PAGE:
There's a fine line between being a dreamer and being an entrepreneur. Don't get me wrong, I mean this in the best light possible. Without dreams, without suspension of disbelief, without the ignorance of what can't be done, the entrepreneur is no different than the cubicle drone. One thing separates the entrepreneur from the dreamer: Execution.
Why do people hesitate calling themselves entrepreneurs? I meet entrepreneurs from all over the country -- these are smart, ambitious, even successful people who having trouble getting the term entrepreneur to roll off the tongue. And more often than not, it's because they feel like they don't know enough about startup to label themselves as an entrepreneur. This is ludicrous. And it makes me furious.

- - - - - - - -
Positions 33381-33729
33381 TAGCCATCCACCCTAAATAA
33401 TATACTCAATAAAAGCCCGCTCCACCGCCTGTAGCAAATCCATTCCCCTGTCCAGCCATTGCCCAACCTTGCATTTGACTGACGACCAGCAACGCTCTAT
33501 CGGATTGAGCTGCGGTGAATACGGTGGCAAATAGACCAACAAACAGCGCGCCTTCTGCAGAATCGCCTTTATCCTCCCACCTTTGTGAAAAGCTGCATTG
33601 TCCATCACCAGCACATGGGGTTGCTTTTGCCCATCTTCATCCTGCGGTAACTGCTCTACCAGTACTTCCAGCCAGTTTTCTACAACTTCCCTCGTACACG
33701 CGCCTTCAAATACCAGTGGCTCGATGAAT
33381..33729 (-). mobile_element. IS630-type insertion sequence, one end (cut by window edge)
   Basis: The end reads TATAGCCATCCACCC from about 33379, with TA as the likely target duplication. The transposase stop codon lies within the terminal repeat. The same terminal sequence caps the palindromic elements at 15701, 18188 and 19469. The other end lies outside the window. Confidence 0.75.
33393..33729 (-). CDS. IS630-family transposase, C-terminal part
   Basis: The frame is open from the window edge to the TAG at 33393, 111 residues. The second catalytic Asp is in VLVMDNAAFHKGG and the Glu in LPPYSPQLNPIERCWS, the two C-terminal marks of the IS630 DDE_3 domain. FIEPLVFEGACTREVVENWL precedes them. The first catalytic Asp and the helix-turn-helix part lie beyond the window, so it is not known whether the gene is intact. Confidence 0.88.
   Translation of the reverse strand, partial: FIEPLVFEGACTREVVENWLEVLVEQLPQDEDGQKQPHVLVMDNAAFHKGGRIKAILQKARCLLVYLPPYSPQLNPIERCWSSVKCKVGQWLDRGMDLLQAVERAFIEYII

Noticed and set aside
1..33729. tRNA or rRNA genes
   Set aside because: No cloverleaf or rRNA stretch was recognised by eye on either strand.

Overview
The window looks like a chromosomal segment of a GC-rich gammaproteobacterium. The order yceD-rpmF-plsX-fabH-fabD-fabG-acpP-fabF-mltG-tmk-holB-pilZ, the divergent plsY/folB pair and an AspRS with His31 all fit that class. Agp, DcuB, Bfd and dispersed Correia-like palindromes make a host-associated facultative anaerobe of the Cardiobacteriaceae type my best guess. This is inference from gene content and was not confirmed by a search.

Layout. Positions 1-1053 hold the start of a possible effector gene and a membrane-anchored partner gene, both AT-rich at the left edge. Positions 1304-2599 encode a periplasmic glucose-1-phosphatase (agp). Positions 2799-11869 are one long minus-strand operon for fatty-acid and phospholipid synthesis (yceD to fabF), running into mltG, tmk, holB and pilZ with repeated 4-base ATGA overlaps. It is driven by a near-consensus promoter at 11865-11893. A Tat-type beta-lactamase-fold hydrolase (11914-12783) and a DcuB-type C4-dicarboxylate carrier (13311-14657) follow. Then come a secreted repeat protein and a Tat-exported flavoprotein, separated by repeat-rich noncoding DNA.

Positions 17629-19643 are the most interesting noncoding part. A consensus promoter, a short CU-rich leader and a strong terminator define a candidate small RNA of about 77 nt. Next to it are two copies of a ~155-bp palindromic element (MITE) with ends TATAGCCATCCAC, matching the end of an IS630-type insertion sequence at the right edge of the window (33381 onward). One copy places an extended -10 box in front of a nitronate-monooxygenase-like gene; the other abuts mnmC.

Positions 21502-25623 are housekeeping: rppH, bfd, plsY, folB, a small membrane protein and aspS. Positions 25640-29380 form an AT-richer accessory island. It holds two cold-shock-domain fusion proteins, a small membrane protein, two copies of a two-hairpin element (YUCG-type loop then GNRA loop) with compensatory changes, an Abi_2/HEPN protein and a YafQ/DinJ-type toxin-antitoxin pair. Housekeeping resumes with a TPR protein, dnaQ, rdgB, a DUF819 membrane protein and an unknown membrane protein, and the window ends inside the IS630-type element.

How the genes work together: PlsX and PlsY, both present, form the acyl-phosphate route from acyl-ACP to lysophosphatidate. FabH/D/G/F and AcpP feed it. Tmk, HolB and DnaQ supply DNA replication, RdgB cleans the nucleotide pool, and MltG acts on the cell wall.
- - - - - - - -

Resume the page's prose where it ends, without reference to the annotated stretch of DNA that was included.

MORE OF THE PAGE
In our final episode with special guest Thad Lewis, we talk about sales and we talk about funding, the way they're related, and how they're different. Thad Lewis is an NFL quarterback, and in that, he's got a couple of things working in his favor that the average entrepreneur does not, namely, connections and money. But this doesn't necessarily give him a leg up.
We continue our discussion with NFL QB and entrepreneur Thad Lewis. Here's another way startup and sports run parallel. When you're an entrepreneur, confidence is everything. When you're an athlete, confidence is everything. Talent can only take you so far, it's confidence that's going to give you just enough of a boost to separate you from the pack.